5. Respiratory Health: In traditional medicine, cardamom is used to help respiratory conditions like asthma and bronchitis. It may help in improving breathing and promoting overall respiratory health.

  6. Heart Health: Some studies suggest that cardamom may have positive effects on heart health by helping to lower blood pressure and improve lipid profiles.

  7. Diabetes Management: There is some evidence to suggest that cardamom may have a positive impact on blood sugar levels, potentially aiding in diabetes management. 

  8. Anti-cancer Properties: Certain compounds in cardamom, such as cineole and limonene, have demonstrated anti-cancer properties in lab studies. However, more research is needed to fully understand the extent of these effects in humans.

  9. Weight Loss: Some studies suggest that cardamom may help with weight loss by boosting metabolism and improving fat metabolism. However, more research is needed in this area. The anti-obesity effects of cardamom and its active constituents have been stated in numerous studies (See Table 2). 

  10. Mood Enhancement: The aroma of cardamom is believed to have mood-enhancing properties. It is sometimes used in aromatherapy to alleviate stress and uplift the mood.


Cardamom cultivation (image source linked to photo)

Western Herbal Energetics & Uses:

In Western herbal tradition, the energetic qualities of herbs often refer to their effects on the body and mind, including whether they are warming or cooling, stimulating or relaxing. While the Western herbal system may not use the same terminology as Ayurveda, it recognizes certain qualities that align with the effects of herbs on the body.

Here are some energetic qualities associated with cardamom in the Western herbal tradition:

  1. Warming Nature: Cardamom is generally considered to have warming qualities. Warming herbs are thought to increase circulation, promote digestion, and provide a sense of warmth to the body. This can be beneficial for individuals who tend to feel cold, or have conditions associated with coldness.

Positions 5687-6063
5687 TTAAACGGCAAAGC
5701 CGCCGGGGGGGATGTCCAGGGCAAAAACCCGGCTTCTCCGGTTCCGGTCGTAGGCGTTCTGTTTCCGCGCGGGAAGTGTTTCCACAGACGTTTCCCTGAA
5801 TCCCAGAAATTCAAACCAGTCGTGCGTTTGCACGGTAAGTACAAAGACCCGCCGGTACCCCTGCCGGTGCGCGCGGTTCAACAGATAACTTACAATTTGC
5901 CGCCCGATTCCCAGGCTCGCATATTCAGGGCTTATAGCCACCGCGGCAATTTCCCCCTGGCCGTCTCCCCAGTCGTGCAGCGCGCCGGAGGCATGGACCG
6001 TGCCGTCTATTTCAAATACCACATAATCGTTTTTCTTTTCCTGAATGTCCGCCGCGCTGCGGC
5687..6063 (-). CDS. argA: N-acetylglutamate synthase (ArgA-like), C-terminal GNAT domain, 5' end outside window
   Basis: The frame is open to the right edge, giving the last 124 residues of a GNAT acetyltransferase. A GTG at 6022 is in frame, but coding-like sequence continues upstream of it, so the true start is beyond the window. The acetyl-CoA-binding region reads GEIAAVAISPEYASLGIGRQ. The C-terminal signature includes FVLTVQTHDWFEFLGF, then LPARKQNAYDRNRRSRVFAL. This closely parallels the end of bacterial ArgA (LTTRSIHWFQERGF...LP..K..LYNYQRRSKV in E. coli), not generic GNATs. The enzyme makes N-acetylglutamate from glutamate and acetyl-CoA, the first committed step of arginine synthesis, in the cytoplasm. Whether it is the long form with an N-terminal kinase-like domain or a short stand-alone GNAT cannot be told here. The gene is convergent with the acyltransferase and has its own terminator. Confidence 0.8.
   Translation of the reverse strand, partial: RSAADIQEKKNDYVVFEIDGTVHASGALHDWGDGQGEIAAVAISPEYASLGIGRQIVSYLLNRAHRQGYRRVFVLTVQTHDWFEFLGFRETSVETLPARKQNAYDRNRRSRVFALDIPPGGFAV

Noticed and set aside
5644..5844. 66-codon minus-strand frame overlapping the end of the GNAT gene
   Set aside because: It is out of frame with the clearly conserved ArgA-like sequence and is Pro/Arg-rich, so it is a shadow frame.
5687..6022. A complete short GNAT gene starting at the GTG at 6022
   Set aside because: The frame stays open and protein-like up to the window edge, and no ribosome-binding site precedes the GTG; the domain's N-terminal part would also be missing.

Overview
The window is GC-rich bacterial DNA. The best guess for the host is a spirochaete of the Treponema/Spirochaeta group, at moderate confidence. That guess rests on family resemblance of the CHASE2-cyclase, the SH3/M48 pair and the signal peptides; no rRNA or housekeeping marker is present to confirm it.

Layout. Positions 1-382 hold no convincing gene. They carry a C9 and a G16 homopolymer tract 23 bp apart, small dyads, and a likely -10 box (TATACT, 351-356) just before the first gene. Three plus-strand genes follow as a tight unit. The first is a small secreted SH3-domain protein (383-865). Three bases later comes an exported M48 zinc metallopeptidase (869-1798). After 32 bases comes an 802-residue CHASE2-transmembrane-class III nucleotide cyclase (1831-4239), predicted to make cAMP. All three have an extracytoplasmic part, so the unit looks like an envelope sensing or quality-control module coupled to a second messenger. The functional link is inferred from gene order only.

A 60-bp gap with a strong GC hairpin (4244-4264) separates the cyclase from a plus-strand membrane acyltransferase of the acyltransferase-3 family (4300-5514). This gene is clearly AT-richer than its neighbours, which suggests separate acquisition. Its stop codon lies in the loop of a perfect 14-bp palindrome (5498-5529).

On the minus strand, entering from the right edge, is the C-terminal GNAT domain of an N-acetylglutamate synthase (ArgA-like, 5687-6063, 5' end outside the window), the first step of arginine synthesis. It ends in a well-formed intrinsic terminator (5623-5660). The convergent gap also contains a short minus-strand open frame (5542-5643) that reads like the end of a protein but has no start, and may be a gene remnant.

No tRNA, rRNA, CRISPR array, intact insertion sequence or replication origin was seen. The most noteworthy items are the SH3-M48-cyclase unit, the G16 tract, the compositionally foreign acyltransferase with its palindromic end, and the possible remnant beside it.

2. Carminative Action: Cardamom is known for its carminative properties, meaning it helps to relieve gas and bloating. This aligns with its traditional use in Western herbalism to support digestive health.

  3. Stimulating Digestion: Similar to its use in Ayurvedic medicine, cardamom is believed to stimulate digestion in the Western herbal tradition. It may help with the breakdown of food and the absorption of nutrients.

  4. Aromatic Qualities: Cardamom is aromatic, meaning it has a strong and pleasant fragrance. Aromatic herbs are often used to add flavor to culinary dishes, and are thought to have a positive impact on the digestive system.

  5. Mood Uplifting: The aromatic nature of cardamom may also contribute to its mood-enhancing qualities. Aromatics are sometimes used in Western herbalism to uplift the spirits and promote a sense of well-being.

  6. Antioxidant Properties: Cardamom's antioxidant properties are recognized in Western herbalism, aligning with the broader understanding of the importance of antioxidants in promoting overall health and preventing oxidative stress.



Black cardamom growing (image source linked to photo)


A versatile spice native to the Indian subcontinent, cardamom offers a wide variety of medicinal benefits, as well as use in the kitchen. A prized ingredient in cuisines worldwide, cardamom imparts a unique aroma and taste, elevating dishes ranging from desserts and chai teas to curries and stews. Used in Ayurveda, cardamom is recognized for promoting digestive health, alleviating respiratory conditions, and is great for balancing all three doshas. In the Western world, cardamom touts its antioxidant properties, digestive prowess, and general warming nature. It is a wonderful, super unique spice with amazing medicinal benefits. 


Check out our Cardamom Spagyric Tincture in our apothecary! 

*We are not making ANY medical claims about our Cardamom Spagyric Tincture or anything that we sell in our apothecary. As always, please consult with a licensed health care provider if you are considering adding cardamom to your routine. 


 Written by Norianna Diesel